House and Senate leaders have long struggled with how to eliminate the embarrassing cloud of pollution hanging over the nearby Capitol Power Plant.
But fixing the problem is expensive — and politically difficult.
The plant is a century old, built for times when coal was the main fuel source. Renovating it costs millions of dollars, while eradicating coal could alienate powerful Members from coal-heavy states such as Sens. Robert Byrd (D-W.Va.) and Mitch McConnell (R-Ky.).
But it’s an issue that won’t go away. In just the past few years, Members have commissioned a half-dozen reports on the issue from the Government Accountability Office and the Congressional Research Service.
CRS issued the most recent report on March 13, just two weeks after Speaker Nancy Pelosi (D-Calif.) and Senate Majority Leader Harry Reid (D-Nev.) announced their intention to switch the power plant to 100 percent natural gas. Right now, the plant still burns almost 19,000 tons of coal per year.
Pelosi and Reid called the plant a “shadow that hangs— over Congress and its efforts to green the Capitol. But all the options for making it more environmentally friendly carry significant costs and need to be researched further, according to the CRS report.
The report lays out three possibilities: switching the plant to 100 percent natural gas, outsourcing the plant’s management or converting the plant to a combined heat and power facility.
“These options may be costly, however, both in terms of fuel expenses and capital requirements — and may involve price and operational risk,— the report reads. “Consequently, careful comparison of all the options for this aspect of Greening the Capitol’ may be required to ensure that the most cost-effective and environmentally beneficial investments are made while ensuring the continued supply of utility services to the Capitol.—
Congressional leaders have already moved toward the first option of switching to natural gas, increasing the proportion of natural gas by about 40 percent since 2007. Outsourcing the plant’s management is an idea that died down years ago, and the CRS report called its environmental benefits “unclear.—
But the report found that converting the power plant to a combined heat and energy facility could have “large— environmental benefits. And in the past, acting Architect of the Capitol Stephen Ayers has supported that option.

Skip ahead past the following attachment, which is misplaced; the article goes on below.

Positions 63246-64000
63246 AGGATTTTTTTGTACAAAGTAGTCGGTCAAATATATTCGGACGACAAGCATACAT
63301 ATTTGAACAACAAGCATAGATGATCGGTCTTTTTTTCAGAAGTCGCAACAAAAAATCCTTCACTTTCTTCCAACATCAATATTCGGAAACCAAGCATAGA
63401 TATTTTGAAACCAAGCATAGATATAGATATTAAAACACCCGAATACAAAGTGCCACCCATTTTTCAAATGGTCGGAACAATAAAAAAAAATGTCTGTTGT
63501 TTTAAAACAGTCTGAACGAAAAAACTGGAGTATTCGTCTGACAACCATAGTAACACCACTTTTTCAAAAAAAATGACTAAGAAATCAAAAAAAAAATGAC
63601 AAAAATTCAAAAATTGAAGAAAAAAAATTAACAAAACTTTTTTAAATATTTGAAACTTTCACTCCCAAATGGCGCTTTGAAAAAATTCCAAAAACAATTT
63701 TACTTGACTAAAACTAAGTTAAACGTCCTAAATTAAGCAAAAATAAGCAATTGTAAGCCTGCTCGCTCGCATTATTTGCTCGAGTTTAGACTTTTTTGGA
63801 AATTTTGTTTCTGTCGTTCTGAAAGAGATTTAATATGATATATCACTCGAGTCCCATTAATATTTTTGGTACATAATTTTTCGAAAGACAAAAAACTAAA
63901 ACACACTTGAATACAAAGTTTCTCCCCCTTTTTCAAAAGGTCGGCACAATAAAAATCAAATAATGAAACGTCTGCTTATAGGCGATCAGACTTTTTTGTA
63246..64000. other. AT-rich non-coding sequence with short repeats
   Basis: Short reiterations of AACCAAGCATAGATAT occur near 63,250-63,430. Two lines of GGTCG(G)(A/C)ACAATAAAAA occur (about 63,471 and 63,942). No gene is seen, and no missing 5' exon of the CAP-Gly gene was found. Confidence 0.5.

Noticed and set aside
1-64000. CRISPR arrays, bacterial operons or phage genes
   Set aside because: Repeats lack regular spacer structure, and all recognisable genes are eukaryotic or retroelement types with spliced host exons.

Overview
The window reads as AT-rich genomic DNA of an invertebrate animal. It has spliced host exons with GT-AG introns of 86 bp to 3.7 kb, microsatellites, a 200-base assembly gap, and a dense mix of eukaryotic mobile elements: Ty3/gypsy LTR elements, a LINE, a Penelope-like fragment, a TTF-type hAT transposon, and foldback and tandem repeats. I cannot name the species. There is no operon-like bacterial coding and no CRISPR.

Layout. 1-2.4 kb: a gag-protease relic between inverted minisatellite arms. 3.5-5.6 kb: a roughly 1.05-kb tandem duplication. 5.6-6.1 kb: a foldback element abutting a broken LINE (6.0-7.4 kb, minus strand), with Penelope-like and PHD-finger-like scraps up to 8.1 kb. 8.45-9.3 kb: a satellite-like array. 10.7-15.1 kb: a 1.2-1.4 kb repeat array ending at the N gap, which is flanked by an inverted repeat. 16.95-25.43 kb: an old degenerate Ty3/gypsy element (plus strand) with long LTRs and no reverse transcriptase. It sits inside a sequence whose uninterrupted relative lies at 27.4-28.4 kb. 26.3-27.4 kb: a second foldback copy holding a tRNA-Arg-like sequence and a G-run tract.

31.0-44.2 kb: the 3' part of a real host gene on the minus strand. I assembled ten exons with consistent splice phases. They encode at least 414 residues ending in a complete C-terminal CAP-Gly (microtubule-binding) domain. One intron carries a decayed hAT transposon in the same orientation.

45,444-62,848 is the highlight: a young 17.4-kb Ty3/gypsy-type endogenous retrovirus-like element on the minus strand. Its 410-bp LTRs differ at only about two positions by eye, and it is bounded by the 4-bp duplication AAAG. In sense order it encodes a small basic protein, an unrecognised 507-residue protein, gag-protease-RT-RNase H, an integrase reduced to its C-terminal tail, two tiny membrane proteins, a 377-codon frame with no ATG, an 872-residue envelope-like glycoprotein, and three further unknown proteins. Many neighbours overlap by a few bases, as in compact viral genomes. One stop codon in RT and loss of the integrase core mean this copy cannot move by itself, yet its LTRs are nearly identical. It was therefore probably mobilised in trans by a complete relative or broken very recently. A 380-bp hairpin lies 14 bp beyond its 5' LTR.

At a Senate Rules and Administration Committee hearing in June, Ayers said a $200 million investment could transform the plant into a “cogeneration— facility, or a plant that creates both electricity and energy. By generating electricity, the plant could use the byproduct to heat the Capitol complex — resulting in fewer emissions.
Right now, the plant burns fuel to produce steam and purchases Pepco electricity to chill water. It only heats and cools Congressional buildings; Pepco powers them.
For Ayers, making the plant a cogeneration facility seemed like the “most cost-efficient thing we can do.— It would mean a plant that operates with a conversion efficiency of 80 percent, according to the CRS report — or more than 40 percent more than a coal-powered plant.
But the idea has never caught on. At the June hearing, Rules ranking member Bob Bennett (R-Utah) called Ayers’ $200 million plan a “tough sell.—
Instead, Members have been receptive to Ayers’ $7 million price tag for converting the plant to 100 percent natural gas. But the hidden costs would probably be much higher, owing to the fluctuating price of natural gas.
In their February letter, Pelosi and Reid directed Ayers to provide a budget estimate for doing just that.
“While the costs associated with purchasing additional natural gas will certainly be higher, the investment will far outweigh its cost,— they wrote. “The switch to natural gas will allow the CPP to dramatically reduce carbon and criteria pollutant emissions, eliminating more than 95 percent of sulfur oxides and at least 50 percent of carbon monoxide.—